Apr 8, 2010

Best Blossoms for Beneficial Insects

This entry was inspired by an article in the National Wildlife Federation magazine.

The Best Blossoms for Beneficial Insects

There are good reasons to create a backyard buffet for beneficial insects. They are the tigers and barracudas of the insect world, preying upon many of the organisms that ravage prized garden plants. So many homeowners have pest problems largely because their yards are not inviting to the predators and parasites that in natural ecosystems keep pesky creatures in check.

Studies suggest that native composites, wildflowers with daisy-shaped blooms, are champions at attracting beneficial insects. For North America, some of the most widely distributed include:

Asters: Named after the Latin word for “star,” asters come in blues, purples and pinks, all with a yellow center.

Goldenrods: Easily identified by their golden inflorescences with dense masses of tiny flowers, goldenrods are often difficult to tell apart and represent some of the most ubiquitous composites.

Coneflowers: In colors from purple to gold, typically with brown to orange centers, coneflowers are found from coast to coast.

Tickseeds: Also known as coreopsis, tickseeds are native to all but three states—Alaska, Nevada and Utah. They often are partly colored yellow and have petals with notched tips.

Sunflowers: Wild relatives of cultivated sunflowers, which are known for their huge flowerheads, grow throughout the continental United States.

Buckwheats and milkweeds: These plants also are magnets for good bugs. So are culinary herbs with distinctive flower clusters called umbels that resemble little upside-down umbrellas. Some umbelliferous herbs of varying heights include coriander, chervil, fennel, flat-leafed parsley, dill and lovage. [Milkweed is the one shown in the picture].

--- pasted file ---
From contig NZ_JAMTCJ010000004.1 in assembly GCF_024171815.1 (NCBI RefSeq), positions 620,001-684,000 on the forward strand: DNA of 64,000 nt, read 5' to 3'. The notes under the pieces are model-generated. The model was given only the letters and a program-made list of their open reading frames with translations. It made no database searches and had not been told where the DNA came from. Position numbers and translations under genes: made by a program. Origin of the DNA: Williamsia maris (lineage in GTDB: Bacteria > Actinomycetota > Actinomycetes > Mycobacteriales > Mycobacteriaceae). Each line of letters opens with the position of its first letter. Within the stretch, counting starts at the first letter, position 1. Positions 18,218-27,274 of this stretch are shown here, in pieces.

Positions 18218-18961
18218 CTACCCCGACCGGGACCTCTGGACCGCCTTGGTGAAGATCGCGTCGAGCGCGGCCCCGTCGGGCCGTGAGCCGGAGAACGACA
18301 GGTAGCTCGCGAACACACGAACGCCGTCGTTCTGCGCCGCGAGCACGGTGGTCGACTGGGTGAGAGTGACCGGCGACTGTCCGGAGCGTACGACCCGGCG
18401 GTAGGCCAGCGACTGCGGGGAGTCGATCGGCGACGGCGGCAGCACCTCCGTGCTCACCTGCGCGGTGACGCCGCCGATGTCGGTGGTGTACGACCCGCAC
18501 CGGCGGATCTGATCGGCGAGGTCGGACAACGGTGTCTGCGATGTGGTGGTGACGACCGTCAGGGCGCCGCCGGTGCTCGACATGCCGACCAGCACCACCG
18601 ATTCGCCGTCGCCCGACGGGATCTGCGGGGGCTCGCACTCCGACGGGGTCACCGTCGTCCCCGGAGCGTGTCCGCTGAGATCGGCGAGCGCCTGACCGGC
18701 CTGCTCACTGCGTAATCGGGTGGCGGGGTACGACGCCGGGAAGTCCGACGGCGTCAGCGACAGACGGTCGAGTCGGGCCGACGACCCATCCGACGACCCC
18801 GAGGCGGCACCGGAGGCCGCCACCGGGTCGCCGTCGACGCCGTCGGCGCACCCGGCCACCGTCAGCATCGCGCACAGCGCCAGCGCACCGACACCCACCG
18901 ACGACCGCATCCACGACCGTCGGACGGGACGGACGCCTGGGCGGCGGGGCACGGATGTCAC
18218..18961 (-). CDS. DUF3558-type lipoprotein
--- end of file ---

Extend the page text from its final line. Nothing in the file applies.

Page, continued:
I think after reading this article that we are going to be more strategic in our garden planting :o)


  1. I agree. We are in the midst--heck, we are ALWAYS in the midst--of garden planning and planting and I really want to incorporate some of these types of plants into the yard.

  2. we have been looking at different options to plant for the backyard, sunflowers and coneflowers would work perfectly for us. i love milkweed flowers too but have never seen seeds for them so i'll be doing a little detective work to track some down.


  3. Where I grew up, wild sunflowers were considered a noxious weed. My dad ( a farmer) still hates them!

  4. Ken I do know how important some of our plants are so try to plant to help the insects ~ We do have a lot of wildlife in the garden ~
    It has been lovely and Sunny here in the UK ~ First time today we were able to sit out in the Garden ~ Ally x

  5. If I came back as an insect I'd like to be a beneficial one!

  6. Hi Ken,
    Good idea ... bring on the beneficial bugs!

  7. I'm going to pass this information along to Leslie, our first floor resident and part time hoticulturist.

  8. Good to know. I think I'll try the planting some Sunflowers, this year.

  9. What a nice post! My mon would love it! She has these bushes called Butterfly bushes in her back yard, and they are just beautiful. And you should see the butterflies she atracts with them. It something to see.

  10. So many wildflowers are considered weeds. And everyone wants to keep their lawns so weedless and so mowed to perfection that what is there don't have time to bloom.

  11. We have many bee, butterfly, and bird attractors in the garden. We're trying to make the yard a safe haven for all of them; so far, it has been successful.

  12. Why do you think I've been trying to plant native flowers and plants, or those that are attractive to bees, hummingbirds, and the like? Try and keep up! LOL


Tell Me What You Think, Don't Make me go Rogue on you :o)